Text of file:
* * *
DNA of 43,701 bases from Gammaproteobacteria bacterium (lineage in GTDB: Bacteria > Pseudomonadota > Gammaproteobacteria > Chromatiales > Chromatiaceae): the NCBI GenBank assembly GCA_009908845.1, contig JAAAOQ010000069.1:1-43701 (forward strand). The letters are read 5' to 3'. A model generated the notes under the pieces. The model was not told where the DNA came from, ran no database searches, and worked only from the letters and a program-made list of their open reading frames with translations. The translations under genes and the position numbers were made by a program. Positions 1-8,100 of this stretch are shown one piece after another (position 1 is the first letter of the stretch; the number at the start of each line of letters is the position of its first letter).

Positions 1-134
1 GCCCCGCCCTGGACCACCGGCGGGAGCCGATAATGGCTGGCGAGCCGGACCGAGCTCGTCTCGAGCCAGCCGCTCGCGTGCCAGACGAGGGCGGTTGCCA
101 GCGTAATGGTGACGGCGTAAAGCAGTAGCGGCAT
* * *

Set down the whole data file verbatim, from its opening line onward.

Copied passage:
DNA of 43,701 bases from Gammaproteobacteria bacterium (lineage in GTDB: Bacteria > Pseudomonadota > Gammaproteobacteria > Chromatiales > Chromatiaceae): the NCBI GenBank assembly GCA_009908845.1, contig JAAAOQ010000069.1:1-43701 (forward strand). The letters are read 5' to 3'. A model generated the notes under the pieces. The model was not told where the DNA came from, ran no database searches, and worked only from the letters and a program-made list of their open reading frames with translations. The translations under genes and the position numbers were made by a program. Positions 1-8,100 of this stretch are shown one piece after another (position 1 is the first letter of the stretch; the number at the start of each line of letters is the position of its first letter).

Positions 1-134
1 GCCCCGCCCTGGACCACCGGCGGGAGCCGATAATGGCTGGCGAGCCGGACCGAGCTCGTCTCGAGCCAGCCGCTCGCGTGCCAGACGAGGGCGGTTGCCA
101 GCGTAATGGTGACGGCGTAAAGCAGTAGCGGCAT